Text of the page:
The Corner

Michael Barone Is Right: Hispanics Are Winnable

Michael Barone received some harsh criticism from the comments section of his column, “Right and Left of the Hispanic Vote,” for saying that that vote is “up for grabs.” But his critics are wrong in their assertions that the Latino vote is not winnable. A full 55 percent of Hispanics have voted for a Republican at one point in their life — proof that they are willing to vote for whoever they think cares and can improve their lives and the lives of their children. Obama’s recent and precipitous 23 percent drop in support from Hispanics also points to the fact that they are not part of a permanent liberal majority, in the way, for example, that African-Americans and pro-choice women are.

The GOP’s dismal showing with Hispanics in recent elections is the culmination of decades of conservative neglect. The Left is currently reaping the fruits of millions of dollars of investment on the part of progressive community organizations who have been using a combination of corporate and government dollars to embed themselves in Hispanic communities. For decades, groups like La Raza and Chicanos por la Causa have been operating unopposed in Hispanic neighborhoods. Over time, they have patiently been building relationships and trust, while selling their message of big government and entitlement-programs that ultimately erode the self-initiative, work ethic, and family unit that have always been Hispanics’ cultural strengths.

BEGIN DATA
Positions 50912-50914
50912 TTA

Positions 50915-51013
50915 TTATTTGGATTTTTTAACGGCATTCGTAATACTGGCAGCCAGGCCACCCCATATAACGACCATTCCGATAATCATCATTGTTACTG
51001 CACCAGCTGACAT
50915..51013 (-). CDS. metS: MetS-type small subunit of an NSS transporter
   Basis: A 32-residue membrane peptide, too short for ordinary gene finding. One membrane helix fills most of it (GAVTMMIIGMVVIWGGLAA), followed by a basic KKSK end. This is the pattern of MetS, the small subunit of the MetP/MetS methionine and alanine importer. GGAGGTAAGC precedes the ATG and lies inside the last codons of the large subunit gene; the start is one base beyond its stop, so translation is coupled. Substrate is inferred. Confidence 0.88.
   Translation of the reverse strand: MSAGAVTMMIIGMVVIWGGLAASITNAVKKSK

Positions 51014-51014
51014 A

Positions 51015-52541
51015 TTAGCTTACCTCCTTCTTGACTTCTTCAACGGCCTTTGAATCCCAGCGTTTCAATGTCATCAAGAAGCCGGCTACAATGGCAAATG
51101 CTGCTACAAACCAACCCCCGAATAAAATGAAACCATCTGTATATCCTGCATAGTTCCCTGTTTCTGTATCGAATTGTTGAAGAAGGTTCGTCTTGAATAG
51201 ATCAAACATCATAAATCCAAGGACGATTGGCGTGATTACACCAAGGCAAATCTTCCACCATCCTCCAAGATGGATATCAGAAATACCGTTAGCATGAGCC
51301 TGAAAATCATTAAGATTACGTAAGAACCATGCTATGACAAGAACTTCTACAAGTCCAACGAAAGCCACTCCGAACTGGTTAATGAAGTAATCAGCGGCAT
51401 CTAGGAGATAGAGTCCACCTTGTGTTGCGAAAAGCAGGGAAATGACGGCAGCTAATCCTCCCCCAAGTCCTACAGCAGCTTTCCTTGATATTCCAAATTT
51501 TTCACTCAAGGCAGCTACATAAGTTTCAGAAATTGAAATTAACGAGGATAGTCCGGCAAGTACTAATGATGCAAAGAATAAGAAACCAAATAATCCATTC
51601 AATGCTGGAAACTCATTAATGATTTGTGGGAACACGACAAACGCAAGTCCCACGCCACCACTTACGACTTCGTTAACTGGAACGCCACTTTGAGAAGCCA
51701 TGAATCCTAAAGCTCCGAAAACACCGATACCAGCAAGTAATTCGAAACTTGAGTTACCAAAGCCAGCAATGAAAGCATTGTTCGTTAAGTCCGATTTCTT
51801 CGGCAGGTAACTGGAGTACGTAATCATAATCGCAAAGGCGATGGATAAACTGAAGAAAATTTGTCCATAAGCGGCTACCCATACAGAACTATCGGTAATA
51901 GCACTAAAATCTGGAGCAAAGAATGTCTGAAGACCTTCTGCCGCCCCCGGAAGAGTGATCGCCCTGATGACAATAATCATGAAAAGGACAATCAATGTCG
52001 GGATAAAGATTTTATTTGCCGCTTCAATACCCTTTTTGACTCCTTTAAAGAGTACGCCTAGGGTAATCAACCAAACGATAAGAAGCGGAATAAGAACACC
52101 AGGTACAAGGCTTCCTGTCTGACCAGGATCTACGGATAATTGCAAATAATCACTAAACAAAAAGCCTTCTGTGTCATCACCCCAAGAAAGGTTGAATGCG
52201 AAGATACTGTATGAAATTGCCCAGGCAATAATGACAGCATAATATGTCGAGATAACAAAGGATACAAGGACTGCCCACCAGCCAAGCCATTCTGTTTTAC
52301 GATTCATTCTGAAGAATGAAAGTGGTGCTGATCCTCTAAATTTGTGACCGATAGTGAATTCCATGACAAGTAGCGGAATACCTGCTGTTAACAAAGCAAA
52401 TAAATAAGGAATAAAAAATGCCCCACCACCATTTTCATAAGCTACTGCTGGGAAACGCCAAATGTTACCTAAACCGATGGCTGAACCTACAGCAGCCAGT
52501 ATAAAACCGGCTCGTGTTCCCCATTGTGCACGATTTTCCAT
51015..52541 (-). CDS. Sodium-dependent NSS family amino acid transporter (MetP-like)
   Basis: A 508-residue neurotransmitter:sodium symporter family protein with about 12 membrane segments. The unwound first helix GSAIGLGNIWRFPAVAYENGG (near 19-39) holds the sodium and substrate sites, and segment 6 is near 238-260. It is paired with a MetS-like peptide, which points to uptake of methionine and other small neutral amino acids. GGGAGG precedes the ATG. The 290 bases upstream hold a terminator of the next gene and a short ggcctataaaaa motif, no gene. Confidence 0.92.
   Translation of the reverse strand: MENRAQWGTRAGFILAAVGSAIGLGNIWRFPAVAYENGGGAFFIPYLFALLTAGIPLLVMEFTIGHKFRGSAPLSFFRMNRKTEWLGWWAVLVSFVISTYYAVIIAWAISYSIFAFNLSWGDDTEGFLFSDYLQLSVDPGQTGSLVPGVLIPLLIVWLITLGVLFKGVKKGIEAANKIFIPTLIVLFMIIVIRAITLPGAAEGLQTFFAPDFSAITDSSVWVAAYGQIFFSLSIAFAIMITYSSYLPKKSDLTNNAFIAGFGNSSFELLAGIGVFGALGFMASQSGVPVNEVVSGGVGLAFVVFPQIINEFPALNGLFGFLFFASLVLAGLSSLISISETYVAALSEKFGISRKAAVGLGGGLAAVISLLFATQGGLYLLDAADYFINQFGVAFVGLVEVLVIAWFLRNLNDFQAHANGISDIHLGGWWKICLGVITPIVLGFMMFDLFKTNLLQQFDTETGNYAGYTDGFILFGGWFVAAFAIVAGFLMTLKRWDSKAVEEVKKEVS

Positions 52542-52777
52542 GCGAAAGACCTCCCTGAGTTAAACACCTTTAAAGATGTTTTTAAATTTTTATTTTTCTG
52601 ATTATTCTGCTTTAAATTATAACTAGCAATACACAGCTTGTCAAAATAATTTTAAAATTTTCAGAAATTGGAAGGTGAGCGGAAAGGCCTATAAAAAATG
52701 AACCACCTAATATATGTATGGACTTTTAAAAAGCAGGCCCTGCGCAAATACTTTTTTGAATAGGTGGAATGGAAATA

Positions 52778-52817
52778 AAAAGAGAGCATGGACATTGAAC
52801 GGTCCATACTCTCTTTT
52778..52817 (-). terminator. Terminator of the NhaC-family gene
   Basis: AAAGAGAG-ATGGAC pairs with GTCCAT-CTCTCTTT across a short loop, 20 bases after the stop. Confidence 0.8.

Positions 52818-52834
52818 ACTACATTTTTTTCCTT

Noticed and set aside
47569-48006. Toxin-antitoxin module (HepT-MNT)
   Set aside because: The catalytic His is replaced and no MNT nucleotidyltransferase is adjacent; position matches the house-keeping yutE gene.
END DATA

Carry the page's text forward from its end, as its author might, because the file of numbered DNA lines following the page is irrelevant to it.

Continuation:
Barone is also right that social issues are not as effective with Hispanics as conservatives would like to believe. This is due in large part to the breakdown of the Hispanic family. The percentage of Hispanic single-parent households now hovers at around 50 percent. When fathers are not present, government becomes the “baby daddy” and conservative social values are harder to pass on to the next generation.

Finally, Barone is spot on in pointing out that Obamacares’ failures and the other unfulfilled promises of Democrats have created a potential window of opportunity for conservatives. Since 2008, Hispanic unemployment remains in double digits, 2.5 million more Hispanics are living in poverty, and Hispanic family income has dropped by $2,500. The question is whether conservatives know how to take advantage of the opportunity Obama’s mismanagement and failed liberal policies have wrought.

Today on the homepage, I write that, while most Americans today are gloomy about the prospects of future generations, Hispanic-Americans are decidedly bullish on the American dream. Understanding this important fact is the first step for conservatives. The second is to learn to avoid the negative attitudes displayed by many of Barone’s critics. Conservatives need to demonstrate in word and deed that we genuinely care about Hispanics and want them to join us.


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